Democratic New York Gov. Andrew Cuomo has faced growing and bipartisan calls for him to resign in recent days amid mounting scandals.
During a news conference on Wednesday, however, Cuomo made his intentions clear, declaring: “I am not going to resign.”
“That’s not easy to say”
Cuomo has encountered harsh criticism on multiple fronts lately, including fallout from his order last year that sent COVID-19 patients back into nursing homes and attempting to cover up the true death toll. He has also been accused by multiple women of sexual harassment.
Despite his refusal to step down, the governor did offer an apology of sorts, arguing that his intentions were always good, his behavior was not out of the ordinary, and people should wait to render judgment on the matter until the state’s attorney general had completed a review of the claims against him.
Cuomo first reiterated his belief that women should be afforded the right to come forward with sexual misconduct claims, acknowledging that he understands that he acted “in a way that made people feel uncomfortable” while maintaining that he did so unintentionally.
“I feel awful about it and frankly, I am embarrassed by it,” he said. “That’s not easy to say. But that’s the truth.”
Although he provided some credence to the allegations being made against him, he denied the most egregious claims, asserting that he “never touched anyone inappropriately” and “never knew at the time” that his actions made others feel uncomfortable.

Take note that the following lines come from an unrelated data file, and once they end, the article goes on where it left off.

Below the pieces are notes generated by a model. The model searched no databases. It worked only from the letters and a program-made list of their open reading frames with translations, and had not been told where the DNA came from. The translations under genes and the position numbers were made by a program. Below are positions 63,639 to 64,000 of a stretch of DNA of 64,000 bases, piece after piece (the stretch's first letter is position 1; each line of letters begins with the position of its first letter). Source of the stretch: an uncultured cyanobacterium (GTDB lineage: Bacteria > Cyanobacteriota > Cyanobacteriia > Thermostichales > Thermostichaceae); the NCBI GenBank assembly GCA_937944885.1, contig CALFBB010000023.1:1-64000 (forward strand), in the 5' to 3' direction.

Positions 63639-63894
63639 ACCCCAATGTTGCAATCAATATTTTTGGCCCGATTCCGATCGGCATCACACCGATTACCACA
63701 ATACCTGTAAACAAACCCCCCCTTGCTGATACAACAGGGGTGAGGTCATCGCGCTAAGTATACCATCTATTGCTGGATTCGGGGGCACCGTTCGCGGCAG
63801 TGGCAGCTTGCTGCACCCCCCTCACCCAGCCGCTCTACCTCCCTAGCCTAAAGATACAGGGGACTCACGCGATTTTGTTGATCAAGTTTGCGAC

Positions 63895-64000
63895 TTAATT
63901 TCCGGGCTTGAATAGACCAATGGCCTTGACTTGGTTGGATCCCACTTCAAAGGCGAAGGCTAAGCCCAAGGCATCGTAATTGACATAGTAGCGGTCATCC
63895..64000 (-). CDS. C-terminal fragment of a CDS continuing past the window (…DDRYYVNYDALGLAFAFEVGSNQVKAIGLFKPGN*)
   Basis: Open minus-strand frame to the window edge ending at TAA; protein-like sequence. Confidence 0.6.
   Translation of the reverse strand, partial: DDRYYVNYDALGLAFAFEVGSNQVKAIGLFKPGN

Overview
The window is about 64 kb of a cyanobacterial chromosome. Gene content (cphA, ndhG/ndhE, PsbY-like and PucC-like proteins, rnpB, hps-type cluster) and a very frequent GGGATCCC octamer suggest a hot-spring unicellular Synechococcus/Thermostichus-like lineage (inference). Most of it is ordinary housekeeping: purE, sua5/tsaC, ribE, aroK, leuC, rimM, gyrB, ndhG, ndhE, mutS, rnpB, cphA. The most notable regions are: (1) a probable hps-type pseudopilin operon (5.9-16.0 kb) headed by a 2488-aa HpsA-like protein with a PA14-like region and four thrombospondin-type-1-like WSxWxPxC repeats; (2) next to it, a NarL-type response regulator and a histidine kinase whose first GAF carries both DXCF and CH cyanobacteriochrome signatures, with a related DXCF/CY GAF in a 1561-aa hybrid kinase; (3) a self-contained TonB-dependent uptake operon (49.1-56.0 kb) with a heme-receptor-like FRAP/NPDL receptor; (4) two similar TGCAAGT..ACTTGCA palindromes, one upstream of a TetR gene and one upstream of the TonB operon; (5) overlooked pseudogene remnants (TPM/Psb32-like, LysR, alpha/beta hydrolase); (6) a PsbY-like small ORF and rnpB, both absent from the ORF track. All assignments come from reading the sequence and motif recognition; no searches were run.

“Once you have the facts”
“I ask the people of this state to wait for the facts from the attorney general’s report before forming an opinion,” Cuomo pleaded. “Get the facts please before forming an opinion. And the attorney general is doing that review and I will fully cooperate with it, and then you will have the facts. Make a decision once you have the facts.”
In any case, Cuomo concluded that he had learned an “important lesson” as a result of what he called an “incredibly difficult situation.”
Acts such as kissing and hugging individuals without permission, he argued, represent a normal aspect of his cultural heritage.
When a reporter chimed in to ask if his public statements on the matter meant he did not intend to resign, he replied that he worked for the people of New York and not the politicians calling for him to step down.
As New York Magazine‘s Intelligencer laid out in a recent comprehensive list, Cuomo is attempting to resist the pressure of several serious scandals. In addition to the nursing home debacle and claims of sexual harassment, he has been accused of bullying lawmakers even in his own party who had been critical of his administration. As a result, Democrats and Republicans alike were surely disappointed that he still shows no signs that he is willing to resign and allow his state to put the current controversies in the past.